The sale of prescription data, though with the patients' identities been removed, has become a lucrative industry in the US. The information is purchased from pharmacy chains and the companies that manage drug benefits for employers.
By purchasing the data describing which doctors prescribe what drugs, pharmaceutical sales forces are better able to identify which doctors might use their products and be receptive to their sales pitches. They can also focus on persuading doctors who do not write many prescriptions for their products to change their minds.
Two large data-mining companies, IMS Health and Verispan had sued in 2006 to block implementation of the New Hampshire law that came in the way of their business.
The law was intended to cut down on state health care costs by eliminating the tool used by drug sales representatives in promoting brand name drugs.
Saying in Tuesday's opinion that the enterprise of buying and reselling prescription information was "mind-boggling" in its scope, United States Court of Appeals Judge Bruce Marshall Selya wrote, "The record contains substantial evidence that, in several instances, detailers armed with prescribing histories encourage the overzealous prescription of more costly brand-name drugs regardless of both the public health consequences and the probable outcome of a sensible cost/benefit analysis."
The three-judge panel concluded that "the state adequately demonstrated that the Prescription Information Law is reasonably calculated to advance its substantial interest in reducing overall health care costs within New Hampshire."
The appeals court ruling on Tuesday overturned a decision last year by United States District Judge Paul Barbadoro of Concord, N.H., that stuck down the New Hampshire law on First Amendment grounds.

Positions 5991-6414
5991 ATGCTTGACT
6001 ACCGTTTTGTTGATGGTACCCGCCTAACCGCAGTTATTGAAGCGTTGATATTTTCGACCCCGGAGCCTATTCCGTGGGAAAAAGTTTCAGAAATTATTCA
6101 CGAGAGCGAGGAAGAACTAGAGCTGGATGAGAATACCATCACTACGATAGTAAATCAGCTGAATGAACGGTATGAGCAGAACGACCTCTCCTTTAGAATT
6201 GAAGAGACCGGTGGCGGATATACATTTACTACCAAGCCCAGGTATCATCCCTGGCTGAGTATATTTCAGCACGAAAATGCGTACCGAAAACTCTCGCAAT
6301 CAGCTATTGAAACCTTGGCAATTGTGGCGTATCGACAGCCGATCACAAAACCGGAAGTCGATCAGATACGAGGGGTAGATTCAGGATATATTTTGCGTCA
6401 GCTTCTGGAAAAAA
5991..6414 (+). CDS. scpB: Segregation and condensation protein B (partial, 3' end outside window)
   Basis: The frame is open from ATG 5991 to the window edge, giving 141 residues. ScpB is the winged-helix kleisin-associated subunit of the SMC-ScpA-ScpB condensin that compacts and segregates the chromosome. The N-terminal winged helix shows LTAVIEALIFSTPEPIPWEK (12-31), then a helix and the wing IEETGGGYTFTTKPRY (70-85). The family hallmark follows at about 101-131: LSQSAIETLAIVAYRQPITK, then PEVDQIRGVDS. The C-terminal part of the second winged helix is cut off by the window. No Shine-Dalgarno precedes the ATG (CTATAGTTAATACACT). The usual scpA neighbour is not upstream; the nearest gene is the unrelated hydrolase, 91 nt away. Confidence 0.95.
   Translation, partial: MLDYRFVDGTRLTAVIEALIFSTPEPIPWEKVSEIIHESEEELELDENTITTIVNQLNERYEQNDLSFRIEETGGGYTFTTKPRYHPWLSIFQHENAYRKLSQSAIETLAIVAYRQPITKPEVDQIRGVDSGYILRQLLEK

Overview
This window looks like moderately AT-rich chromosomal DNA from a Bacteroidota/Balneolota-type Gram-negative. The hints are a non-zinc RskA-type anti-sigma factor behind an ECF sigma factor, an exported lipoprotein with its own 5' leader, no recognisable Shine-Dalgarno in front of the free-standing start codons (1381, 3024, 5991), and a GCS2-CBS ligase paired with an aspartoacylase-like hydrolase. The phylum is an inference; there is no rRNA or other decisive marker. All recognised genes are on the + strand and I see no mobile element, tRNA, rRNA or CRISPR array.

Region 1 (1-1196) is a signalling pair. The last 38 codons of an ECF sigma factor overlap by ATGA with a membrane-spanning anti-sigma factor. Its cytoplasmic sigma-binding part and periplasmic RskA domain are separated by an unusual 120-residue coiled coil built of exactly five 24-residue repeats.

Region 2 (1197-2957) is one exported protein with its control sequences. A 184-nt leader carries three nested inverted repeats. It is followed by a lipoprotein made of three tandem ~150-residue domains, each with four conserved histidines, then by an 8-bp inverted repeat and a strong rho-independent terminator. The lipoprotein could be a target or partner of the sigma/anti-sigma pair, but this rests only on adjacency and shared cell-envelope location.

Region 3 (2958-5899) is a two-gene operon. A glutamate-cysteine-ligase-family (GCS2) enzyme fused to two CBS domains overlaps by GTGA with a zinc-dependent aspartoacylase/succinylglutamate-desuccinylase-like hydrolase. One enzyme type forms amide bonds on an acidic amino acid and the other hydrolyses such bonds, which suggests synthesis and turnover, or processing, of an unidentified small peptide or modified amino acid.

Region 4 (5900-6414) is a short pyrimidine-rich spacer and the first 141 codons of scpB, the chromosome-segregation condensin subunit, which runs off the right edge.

(The famous amendment to the US constitution, guaranteeing various freedoms to the citizens, has also been effectively utilized by businesses to protect their respective domains.)
Tuesday's decision could also have implications in other states that have either adopted or are considering similar legislation, particularly Maine, which is in the same appellate district as New Hampshire and where a similar law was also struck down by a district court this year. Vermont has also enacted a similar law that is to take effect next year but is also facing a court challenge.
Such legislation has been urged by doctors who object to the disclosure of their prescribing patterns.
The American College of Physicians asked the larger American Medical Association to prohibit the release or sale of doctors' prescribing information. In 2006, the A.M.A. established a registry of doctors who could "opt out" of having their prescription data shared with sales representatives. That was part of a voluntary arrangement the A.M.A. reached with the data companies.
In sponsoring the New Hampshire legislation in 2006, Representative Cindy Rosenwald of Nashua, said she was motivated partly by high state Medicaid drug costs, which she said had been driven up by pharmaceutical marketing.
Besides her state, Maine and Vermont, Ms. Rosenwald predicted Tuesday that other states would now take a more serious look at enacting such laws.
"A lot of states have been looking at this and have come very close to enacting it," she said, "and then they've basically said while this is still on appeal, we should just wait."